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They may seem like a simple component of the wash process, but foam wash and mitter materials have improved beyond the carwasher’s wildest imaginings in the past few years. New advancements in washing materials and new conveyor technologies are making tunnels more energy efficient and economical; a win-win for your customers, your bottom line and Mother Earth.
There’s no thing like foam
According to Jeff Sturges, director of North American sales for the tunnel division at Mark VII Equipment Inc., there has been a proliferation of closed cell foam type materials used extensively over the past decade.
“Most recently, there have been advancements made in the formulation of these materials to make them less brittle, more quiet on the vehicle, and more efficient from a cleaning perspective.” The closed cell foam materials also offer longer wash life, which, in the end, translates to savings for the operator, he said.
Richard Castellow, Western regional sales manager for MacNeil Wash Systems, said that while there isn’t a significant difference between cloth and foam in terms of cleaning performance, foam has become a logical choice because it does not absorb water or grit.
“It is much lighter weight than cloth — with minimal change as it gets wet — resulting in greater brush consistency throughout the day and less wear on the motor,” Castellow explained.
This also translates into a quieter wash experience for customers and fewer vehicle damages, he added, pointing out that closed cell foam is now used on almost all wash components.
Better, faster, more reliable
Sturges said today’s operators are concerned about energy efficiency and water use, although the demand for environmentally-friendly materials is not yet mainstream, but still highly desirable. Instead, carwash owners are more concerned about having equipment that washes cars faster and is more reliable in the long term.
“From better wash material to better built equipment, to more detailed and specific training programs, to increased technology in chemistry have all led to increasing the speed of service,” Sturges said. However, he noted, nothing compares to a properly trained and motivated staff. “Carwash managers know that without a well-trained, highly motivated crew, even the best equipment can't increase operational efficiency alone.”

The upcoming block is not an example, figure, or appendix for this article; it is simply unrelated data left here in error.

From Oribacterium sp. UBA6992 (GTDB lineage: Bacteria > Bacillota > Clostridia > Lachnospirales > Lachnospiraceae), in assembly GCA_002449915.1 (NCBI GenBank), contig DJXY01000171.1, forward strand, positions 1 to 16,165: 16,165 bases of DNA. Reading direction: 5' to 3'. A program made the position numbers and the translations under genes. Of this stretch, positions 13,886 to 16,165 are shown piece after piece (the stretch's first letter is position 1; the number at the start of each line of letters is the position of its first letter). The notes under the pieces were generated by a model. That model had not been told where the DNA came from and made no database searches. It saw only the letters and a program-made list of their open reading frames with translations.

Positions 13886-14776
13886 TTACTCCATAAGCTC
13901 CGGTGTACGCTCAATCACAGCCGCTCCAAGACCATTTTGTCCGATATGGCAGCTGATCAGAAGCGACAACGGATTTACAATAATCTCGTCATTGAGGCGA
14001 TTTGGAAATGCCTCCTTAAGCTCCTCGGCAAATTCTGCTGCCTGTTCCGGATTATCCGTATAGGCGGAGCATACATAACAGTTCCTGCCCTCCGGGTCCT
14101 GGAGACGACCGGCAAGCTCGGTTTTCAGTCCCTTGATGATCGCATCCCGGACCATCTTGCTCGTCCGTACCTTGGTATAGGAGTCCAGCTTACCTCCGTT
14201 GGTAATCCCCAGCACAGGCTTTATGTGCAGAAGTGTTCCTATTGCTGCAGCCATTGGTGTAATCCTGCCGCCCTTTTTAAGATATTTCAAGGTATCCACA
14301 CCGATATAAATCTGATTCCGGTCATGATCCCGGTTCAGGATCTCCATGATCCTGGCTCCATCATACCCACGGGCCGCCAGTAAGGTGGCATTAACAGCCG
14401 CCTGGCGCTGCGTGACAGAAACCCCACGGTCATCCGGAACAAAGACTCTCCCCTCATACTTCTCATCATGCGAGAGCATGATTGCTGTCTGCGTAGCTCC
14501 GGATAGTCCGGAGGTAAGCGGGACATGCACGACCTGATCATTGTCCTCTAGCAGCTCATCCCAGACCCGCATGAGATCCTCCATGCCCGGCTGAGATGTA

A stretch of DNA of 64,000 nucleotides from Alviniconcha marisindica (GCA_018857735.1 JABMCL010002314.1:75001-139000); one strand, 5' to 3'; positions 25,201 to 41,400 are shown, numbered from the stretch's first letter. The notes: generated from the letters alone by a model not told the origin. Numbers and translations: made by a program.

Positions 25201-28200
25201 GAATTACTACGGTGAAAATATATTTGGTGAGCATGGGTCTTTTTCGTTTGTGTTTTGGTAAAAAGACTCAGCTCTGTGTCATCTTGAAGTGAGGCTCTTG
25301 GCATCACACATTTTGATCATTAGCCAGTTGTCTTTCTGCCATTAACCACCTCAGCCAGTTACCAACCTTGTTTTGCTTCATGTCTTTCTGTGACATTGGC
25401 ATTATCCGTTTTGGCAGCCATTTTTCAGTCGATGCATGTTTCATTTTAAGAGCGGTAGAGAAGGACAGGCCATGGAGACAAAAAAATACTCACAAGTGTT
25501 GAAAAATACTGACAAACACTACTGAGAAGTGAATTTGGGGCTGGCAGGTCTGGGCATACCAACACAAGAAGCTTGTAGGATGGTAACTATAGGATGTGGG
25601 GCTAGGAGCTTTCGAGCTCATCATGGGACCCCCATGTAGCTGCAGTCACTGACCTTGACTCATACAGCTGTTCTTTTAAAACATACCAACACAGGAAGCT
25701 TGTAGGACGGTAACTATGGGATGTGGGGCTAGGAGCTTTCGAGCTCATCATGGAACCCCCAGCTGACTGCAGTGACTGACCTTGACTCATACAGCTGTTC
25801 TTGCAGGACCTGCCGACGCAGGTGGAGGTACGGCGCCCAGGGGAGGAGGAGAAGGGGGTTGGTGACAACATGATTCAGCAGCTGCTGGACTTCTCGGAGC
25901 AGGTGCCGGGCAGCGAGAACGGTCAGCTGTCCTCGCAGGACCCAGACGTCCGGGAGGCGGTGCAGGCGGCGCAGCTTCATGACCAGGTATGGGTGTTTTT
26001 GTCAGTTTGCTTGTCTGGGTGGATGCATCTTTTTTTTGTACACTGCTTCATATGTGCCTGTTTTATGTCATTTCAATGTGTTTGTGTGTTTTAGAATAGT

Sturges said that there have also been advancements in the shape, design, and attachment methods of washing materials which have made it more convenient to use. “Color,” he also said, “has come into play as carwashes are demanding color coordinated wash material to compliment their marketing program. Darker colors seem to be more popular for obvious reasons.”
He also added that cloth technology is offering more options to the operator. “The additions of ‘pimpled’ or rougher surfaces that are still gentle on the vehicle surface have been somewhat popular. In tougher cleaning areas of the country, these new textile materials offer the operator a choice that can be used during heavy winter cleaning or bug season,” he stated.
Make your tunnel faster
According to Sturges, if an operator wants to speed up service in a wash, any wash, there are a few things one can do besides changing the line speed:
1. Ensure that the line speed and chemistry is set correctly for wash performance, safety, and customer satisfaction.
2. Try to properly load vehicles onto the conveyor without large gaps between cars (a 100-cars-per-hour line speed will only wash a small percentage of that despite the number of cars in the line-up area if there are gaps between vehicles).
3. Staff properly at the exit end to avoid having to constantly shut off the conveyor.
4. Properly train the employees in running production volume.
5. If you do increase line speed, adjustments to the chemistry and equipment may be necessary.
6. Let the customers know (through marketing and merchandising) that safety, quality and value are of the utmost important although you strive to complete the requested service in a timely manner, as well.
But remember, with increased speed, comes increased responsibility. Three areas suffer when speeds are increased, according to Castellow, and those areas are:
1. Front and rear cleaning;
2. Wheel cleaning; and
If the operator wants to increase his line speed while maintaining the same quality of wash he was previously providing, he is going to have to make some changes to improve the performance in those key areas, Castellow said.
The changes could include:
• Adding labor to make up for the shortcomings;
• Increasing chemical usage;
• Adding hot water to the cleaning solutions;
• Upgrading or adding equipment.
Each operator is going to have to assess his wash and determine what areas are exhibiting a loss of performance associated with this line speed increase, and determine just what course of action is best to bring the wash back up to the desired level.